LONDON — Newly disclosed evidence in Britain's tabloid phone hacking scandal confirmed Wednesday that an outspoken critic of Rupert Murdoch was put under surveillance by his now defunct tabloid the News of The World.
Lawmaker Tom Watson, who has led efforts to expose the extent of malpractice in Britain's newspaper industry, was followed for five days in 2009 by private investigator Derek Webb, a former police officer.
Law firm Linklaters, which represents the management and standards committee of Murdoch's News Corp., said in a letter sent to Parliament's Culture, Media and Sport committee – which is investigating phone hacking – that three employees of the tabloid were responsible for commissioning Webb to spy on the Labour Party legislator.
"We do not think it appropriate to name the individuals involved given the ongoing police investigations," Linklaters said in its letter.
Lawyer Mark Lewis, who was also spied on by the newspaper, had previously said that he had seen evidence that Watson, a former government minister, had been under surveillance.
The admission "is no longer surprising, though I am intrigued to know the names of the three executives who commissioned the covert surveillance," Watson told The Associated Press in a text message.
Linklaters also acknowledged that internal inquiries showed that the ex-chief executive of News International, Rebekah Brooks, had authorized a settlement in 2010 with celebrity publicist Max Clifford over the hacking of his phone.
"Mrs. Brooks was authorized to conclude this agreement by virtue of her position as chief executive of News International. The MSC (News Corp. Management and Standards Committee) has seen no information to suggest that this agreement was discussed by the boards of News Group Newspapers, News International or News Corporation," the letter said.
Watson said that disclosure threw up more questions over the extent to which the tabloid's executives were aware of malpractice. "Was she aware that others were involved in wrongdoing and if so, why didn't she immediately act," he told the AP.
Brooks, a former News of The World editor, was arrested by police in July and later released on bail.
Parliament's culture committee had asked Linklaters whether all 11 of its members, including Watson, had been put under surveillance.
News Corp. had "no information yet to suggest that any other member of the committee (or their family or friends) was under surveillance," the law firm said in the letter, dated Dec. 1.
In another letter, Neville Thurlbeck, a former chief reporter at the News of The World – who was arrested on suspicion of phone hacking and later released – told the committee he had repeatedly offered executives what he says is evidence that several members of staff were aware of the use of hacking at the tabloid.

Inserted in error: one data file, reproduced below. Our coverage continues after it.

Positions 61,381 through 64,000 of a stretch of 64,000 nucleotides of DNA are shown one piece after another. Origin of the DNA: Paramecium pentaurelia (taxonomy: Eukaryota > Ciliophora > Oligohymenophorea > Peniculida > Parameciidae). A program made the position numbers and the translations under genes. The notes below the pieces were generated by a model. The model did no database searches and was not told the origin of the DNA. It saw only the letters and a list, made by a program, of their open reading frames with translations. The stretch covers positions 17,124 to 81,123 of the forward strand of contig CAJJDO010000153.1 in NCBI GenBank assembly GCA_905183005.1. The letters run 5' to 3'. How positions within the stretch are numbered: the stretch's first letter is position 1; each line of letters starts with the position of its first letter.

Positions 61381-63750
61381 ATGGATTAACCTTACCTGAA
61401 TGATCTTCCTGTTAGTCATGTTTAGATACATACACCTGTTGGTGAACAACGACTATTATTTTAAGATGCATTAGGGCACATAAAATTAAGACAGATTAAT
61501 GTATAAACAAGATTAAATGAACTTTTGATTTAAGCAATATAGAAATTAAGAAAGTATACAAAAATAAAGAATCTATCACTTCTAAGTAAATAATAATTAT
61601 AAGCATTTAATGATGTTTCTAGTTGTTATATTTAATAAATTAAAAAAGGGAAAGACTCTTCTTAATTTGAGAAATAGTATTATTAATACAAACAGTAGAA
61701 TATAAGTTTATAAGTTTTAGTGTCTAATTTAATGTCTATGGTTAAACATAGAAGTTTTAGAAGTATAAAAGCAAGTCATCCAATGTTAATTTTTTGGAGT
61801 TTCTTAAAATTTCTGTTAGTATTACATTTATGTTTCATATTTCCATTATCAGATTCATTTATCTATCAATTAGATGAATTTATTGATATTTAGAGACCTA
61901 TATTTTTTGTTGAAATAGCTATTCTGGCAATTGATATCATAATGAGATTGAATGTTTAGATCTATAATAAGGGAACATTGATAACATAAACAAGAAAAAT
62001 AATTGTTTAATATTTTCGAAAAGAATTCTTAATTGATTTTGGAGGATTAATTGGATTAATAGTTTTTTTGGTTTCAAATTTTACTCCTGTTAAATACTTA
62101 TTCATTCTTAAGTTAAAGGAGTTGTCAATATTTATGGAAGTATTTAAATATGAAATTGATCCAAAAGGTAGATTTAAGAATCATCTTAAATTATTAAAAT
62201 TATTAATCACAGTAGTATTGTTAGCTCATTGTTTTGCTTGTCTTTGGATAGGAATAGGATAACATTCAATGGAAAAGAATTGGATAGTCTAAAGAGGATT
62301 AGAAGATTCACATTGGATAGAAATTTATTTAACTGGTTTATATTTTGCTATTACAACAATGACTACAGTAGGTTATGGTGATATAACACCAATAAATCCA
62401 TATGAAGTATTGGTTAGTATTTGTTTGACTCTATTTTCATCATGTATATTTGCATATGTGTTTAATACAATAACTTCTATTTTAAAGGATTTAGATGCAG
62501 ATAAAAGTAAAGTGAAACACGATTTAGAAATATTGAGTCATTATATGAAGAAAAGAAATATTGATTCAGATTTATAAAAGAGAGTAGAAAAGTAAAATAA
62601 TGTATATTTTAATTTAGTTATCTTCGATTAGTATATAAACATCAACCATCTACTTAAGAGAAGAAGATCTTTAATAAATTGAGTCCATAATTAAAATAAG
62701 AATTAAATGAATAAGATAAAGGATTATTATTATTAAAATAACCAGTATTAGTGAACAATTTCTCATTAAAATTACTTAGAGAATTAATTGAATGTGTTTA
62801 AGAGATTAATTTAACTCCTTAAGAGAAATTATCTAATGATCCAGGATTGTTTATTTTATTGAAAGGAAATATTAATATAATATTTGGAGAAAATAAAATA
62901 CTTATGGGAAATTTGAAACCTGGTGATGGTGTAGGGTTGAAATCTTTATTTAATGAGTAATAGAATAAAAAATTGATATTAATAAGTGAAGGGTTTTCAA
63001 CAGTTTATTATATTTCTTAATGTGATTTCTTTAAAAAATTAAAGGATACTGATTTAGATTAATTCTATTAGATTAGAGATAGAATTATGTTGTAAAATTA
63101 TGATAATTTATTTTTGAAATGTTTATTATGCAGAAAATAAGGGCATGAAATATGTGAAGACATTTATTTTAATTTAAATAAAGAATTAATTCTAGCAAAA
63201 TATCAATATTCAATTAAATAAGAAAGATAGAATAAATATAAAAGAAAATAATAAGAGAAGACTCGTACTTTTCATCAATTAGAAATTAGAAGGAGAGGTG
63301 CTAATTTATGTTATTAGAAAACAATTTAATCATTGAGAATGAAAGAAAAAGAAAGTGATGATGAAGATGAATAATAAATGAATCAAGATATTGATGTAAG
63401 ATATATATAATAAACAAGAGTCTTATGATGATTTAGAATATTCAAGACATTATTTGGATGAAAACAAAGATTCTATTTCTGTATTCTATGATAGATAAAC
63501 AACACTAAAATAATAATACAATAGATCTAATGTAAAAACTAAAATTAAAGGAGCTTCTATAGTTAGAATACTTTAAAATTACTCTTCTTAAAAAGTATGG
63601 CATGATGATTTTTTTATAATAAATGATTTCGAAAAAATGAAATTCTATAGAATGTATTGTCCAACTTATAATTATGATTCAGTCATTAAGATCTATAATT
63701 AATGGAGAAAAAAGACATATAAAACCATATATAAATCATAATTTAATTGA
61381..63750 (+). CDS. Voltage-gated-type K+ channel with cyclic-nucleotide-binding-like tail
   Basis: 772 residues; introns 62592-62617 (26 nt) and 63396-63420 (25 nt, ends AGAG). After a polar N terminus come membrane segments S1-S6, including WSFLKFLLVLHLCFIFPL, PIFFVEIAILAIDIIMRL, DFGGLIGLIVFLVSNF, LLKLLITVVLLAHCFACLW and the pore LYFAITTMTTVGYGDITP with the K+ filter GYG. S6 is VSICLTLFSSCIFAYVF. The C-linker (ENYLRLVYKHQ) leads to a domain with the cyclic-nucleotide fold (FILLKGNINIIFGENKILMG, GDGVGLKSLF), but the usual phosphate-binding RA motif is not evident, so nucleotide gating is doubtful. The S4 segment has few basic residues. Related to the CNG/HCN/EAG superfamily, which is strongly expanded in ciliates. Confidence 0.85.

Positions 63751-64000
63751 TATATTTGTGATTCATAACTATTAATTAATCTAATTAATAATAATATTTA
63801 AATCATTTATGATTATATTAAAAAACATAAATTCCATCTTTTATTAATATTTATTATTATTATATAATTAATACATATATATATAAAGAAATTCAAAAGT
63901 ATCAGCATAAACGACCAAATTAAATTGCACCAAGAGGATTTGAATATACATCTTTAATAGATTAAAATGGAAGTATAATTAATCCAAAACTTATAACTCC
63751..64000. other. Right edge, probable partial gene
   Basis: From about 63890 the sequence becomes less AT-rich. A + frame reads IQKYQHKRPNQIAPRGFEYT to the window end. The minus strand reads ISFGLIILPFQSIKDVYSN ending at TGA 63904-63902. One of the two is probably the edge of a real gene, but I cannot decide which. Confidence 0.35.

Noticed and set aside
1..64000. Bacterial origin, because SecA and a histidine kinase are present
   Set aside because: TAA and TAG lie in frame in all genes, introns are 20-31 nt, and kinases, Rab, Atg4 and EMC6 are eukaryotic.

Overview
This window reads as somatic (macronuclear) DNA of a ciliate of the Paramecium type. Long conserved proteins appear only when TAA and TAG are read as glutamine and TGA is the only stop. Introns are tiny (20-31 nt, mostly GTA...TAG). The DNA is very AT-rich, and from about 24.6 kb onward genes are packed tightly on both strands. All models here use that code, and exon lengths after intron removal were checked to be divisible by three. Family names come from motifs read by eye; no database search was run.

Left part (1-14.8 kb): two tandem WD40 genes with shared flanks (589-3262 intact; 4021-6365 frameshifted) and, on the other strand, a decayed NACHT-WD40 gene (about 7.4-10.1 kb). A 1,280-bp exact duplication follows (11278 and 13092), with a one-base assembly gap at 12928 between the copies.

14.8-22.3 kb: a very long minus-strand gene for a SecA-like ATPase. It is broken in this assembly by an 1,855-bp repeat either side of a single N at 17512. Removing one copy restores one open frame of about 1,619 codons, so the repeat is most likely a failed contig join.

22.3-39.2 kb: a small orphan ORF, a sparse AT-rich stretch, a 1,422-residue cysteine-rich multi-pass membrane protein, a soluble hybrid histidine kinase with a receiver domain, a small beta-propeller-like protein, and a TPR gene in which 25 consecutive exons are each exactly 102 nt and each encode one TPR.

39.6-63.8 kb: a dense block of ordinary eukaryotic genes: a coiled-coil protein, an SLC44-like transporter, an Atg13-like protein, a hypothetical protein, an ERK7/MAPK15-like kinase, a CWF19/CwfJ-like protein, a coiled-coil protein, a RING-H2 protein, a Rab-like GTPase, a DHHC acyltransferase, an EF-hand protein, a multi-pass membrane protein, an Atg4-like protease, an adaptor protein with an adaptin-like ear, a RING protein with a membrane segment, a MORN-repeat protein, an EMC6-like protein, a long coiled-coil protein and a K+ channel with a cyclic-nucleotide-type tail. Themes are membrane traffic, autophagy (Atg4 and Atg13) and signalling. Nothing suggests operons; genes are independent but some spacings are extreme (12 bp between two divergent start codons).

For many months, executives maintained that phone hacking was the work of a single rogue reporter. Thurlbeck insists that claim was false, and that he had urged two key executives to review his contradictory evidence to before they appeared before lawmakers and laid the blame on a lone employee.
"They were in possession of all this knowledge and they failed to disclose it to the committee," he wrote in his letter to the panel dated Nov. 29.
Only two people have been jailed for phone hacking, both in 2007 – News of the World reporter Clive Goodman and Glenn Mulcaire, a private investigator convicted over hacking into the voicemail messages of royal staff while working for the tabloid.
The release of the documents came as British police arrested an 18th suspect in their investigation, named by media including Sky News – which is 39 percent owned by Murdoch's News Corp. – as Mulcaire.
London's Metropolitan Police said a 41-year-old man was held Wednesday on suspicion of conspiring to intercept voice mail messages and pervert the course of justice. It declined to release the man's name.
Mulcaire's lawyer, Sarah Webb, declined to comment.
Police said later the man had been released on police bail until late March, pending further investigations. "It would be inappropriate to discuss any further details at this time," police said in a statement.
London police have identified 5,795 potential phone-hacking victims in material collected from Mulcaire, the private investigator at the center of the scandal. A British media practices inquiry has seen the names of at least 28 News International employees in notes kept by Mulcaire – and five journalists alone had asked Mulcaire to carry out 2,266 tasks.
More than a dozen News of the World journalists, including former editor Andy Coulson, have been arrested in the scandal. Two top London police officers and several senior Murdoch executives also have resigned in the scandal, which has led to multiple investigations and damaged Murdoch's global media empire.
Coulson, who resigned as Prime Minister David Cameron's media adviser in January when he became embroiled in the investigation, is suing News of the World's publisher for stopping the payment of his legal fees in the hacking case.
Coulson left the paper in 2007, but his lawyer James Laddie asked Justice Michael Alan Supperstone at London's High Court to rule that News Group Newspapers must pay Coulson's costs in defending himself from allegations of criminality during his tenure as editor.
Christopher Jeans, representing News Group Newspaper, argued that a clause in Coulson's severance agreement covers the "occupational hazards of being an editor" but "in no way covers personal criminal wrongdoing."
Supperstone will rule at a later date.
Cassandra Vinograd can be reached at http://twitter.com/CassVinograd
David Stringer can be reached at http://bit.ly/b2tTK0